Ray Gun Reviews
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The Horns of Ruin by Tim Akers

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The Horns of Ruin by Tim Akers
Pyr, 2010, 269pp.

Eva Forge is the last Paladin of the dead god Morgan in the city of Ash. Her god was killed by his god-brother Amon, who was in turn killed in a vengeance killing by the third brother, Alexander. Worship of the dead brothers has continued, even though their power has long since dwindled. But for Morgan, worshipers are now rare and almost extinct. Once Morgan had an army of Paladins, but now there is only Eva. And Eva has been tasked with escorting the Morganites’ leader, the Fratriarch Barnabas on a trip to the Library Desolate of the Amonites to collect an Amonite for an undisclosed reason.

On their way home, Eva and Barnabas are set upon by unidentified attackers and they both fight valiantly against stronger forces to protect their charges, Eva her Fratriarch, and Barnabas the Amonite given into his care. The battle ends prematurely, though, with the apparent capture of Barnabas and the disappearance of Cassandra, the Amonite.

Eva is left bewildered, wondering who the attackers could have been and what their motive could be. She teams up with Owen, one of the Healers of the Alexian cult and the two of them begin to unwind the reason behind the attack. But what they find reveals much more than either expected, unveiling a conspiracy that goes much much deeper, even as deep as the founding of Ash and the bestowing of godhood upon Alexander, Morgan, and Amon. Before all is done, Eva will have to decide where her faith lies and determine the exact cost of bringing down a god.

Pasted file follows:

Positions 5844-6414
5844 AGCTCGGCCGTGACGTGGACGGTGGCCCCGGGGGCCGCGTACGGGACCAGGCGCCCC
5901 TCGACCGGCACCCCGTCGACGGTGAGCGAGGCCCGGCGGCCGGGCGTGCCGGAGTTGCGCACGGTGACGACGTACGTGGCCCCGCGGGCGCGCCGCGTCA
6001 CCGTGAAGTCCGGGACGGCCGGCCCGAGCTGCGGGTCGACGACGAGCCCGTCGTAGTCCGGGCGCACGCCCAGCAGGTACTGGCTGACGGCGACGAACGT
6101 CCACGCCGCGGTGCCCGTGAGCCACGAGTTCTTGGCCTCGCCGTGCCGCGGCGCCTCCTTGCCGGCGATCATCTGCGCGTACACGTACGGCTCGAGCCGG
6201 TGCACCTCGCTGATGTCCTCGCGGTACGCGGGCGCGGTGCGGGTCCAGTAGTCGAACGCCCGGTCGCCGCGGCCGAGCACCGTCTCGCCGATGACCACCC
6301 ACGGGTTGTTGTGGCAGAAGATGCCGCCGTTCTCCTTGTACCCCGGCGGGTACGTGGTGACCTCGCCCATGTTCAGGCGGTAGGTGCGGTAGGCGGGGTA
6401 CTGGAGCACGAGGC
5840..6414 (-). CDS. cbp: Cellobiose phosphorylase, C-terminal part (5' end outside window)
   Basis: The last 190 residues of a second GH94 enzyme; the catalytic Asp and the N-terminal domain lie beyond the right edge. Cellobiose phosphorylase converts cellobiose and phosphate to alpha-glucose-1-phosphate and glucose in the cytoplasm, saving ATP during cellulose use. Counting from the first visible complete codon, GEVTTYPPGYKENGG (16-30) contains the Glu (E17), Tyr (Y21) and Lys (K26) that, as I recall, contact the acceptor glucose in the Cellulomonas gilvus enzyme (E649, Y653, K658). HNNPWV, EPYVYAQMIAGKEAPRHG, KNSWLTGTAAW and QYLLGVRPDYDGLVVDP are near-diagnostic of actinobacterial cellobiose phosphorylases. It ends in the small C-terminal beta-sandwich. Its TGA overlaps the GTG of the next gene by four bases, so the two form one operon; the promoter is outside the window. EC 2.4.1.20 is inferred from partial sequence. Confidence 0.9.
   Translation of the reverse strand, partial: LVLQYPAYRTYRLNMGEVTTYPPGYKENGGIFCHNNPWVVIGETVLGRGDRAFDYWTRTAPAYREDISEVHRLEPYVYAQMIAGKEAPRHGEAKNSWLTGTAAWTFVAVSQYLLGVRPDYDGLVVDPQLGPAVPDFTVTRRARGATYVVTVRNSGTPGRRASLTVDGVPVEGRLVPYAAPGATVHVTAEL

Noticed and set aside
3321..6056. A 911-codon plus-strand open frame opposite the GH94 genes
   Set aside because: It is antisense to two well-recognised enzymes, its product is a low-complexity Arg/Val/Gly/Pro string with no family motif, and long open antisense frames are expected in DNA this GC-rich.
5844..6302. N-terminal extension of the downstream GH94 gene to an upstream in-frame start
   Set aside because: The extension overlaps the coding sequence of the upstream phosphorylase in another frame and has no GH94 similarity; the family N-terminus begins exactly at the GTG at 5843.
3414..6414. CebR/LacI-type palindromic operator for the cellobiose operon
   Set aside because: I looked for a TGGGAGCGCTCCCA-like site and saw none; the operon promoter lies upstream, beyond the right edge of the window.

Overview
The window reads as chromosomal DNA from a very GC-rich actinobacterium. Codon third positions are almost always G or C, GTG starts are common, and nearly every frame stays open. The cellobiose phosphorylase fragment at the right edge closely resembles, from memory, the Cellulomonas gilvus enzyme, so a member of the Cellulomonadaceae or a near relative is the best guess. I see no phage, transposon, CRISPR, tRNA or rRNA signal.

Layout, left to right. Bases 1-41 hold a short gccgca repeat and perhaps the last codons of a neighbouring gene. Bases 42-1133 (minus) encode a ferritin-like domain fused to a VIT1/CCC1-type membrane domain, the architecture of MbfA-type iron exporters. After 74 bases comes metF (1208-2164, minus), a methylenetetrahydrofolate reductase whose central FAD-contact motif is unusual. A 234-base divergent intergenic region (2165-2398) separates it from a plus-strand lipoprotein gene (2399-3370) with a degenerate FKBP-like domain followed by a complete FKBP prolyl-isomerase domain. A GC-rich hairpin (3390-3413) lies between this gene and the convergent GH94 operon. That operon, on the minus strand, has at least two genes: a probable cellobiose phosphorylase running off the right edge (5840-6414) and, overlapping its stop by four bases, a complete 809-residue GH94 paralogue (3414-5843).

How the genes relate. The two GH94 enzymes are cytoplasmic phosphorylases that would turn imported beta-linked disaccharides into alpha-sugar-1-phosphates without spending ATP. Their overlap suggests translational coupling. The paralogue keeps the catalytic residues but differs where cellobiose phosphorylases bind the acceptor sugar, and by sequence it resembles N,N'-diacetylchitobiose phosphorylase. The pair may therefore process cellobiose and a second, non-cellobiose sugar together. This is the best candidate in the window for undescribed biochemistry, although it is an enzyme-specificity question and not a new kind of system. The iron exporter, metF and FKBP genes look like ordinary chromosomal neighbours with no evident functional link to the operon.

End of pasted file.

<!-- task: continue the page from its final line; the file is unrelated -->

The story is a fascinating one that is generally well told. While he is not entirely clear, Akers seems to have set the story over the course of only a few days, with the opening scene of the attack upon Eva and Barnabas taking up the first quarter of the book. Like a Shakespearean play, the action is condensed and foreshortened into a tiny span of time. Akers deftly uses flashbacks and dialogue to reveal the complex history of the city of Ash without pausing the action or forward movement of the story. Akers creates the paradox of having written a relatively short book with a long story packed tightly into it.

I had a problem, though, with finding sympathy with the main character of Eva Forge. At the beginning of the story, she has a bad attitude that never grows beyond an immature petulance. By story’s end, Eva has had to make some difficult choices, but her character has not grown to become likable. Instead, the reader is left without much care for the protagonist, which is never a good thing in a book.

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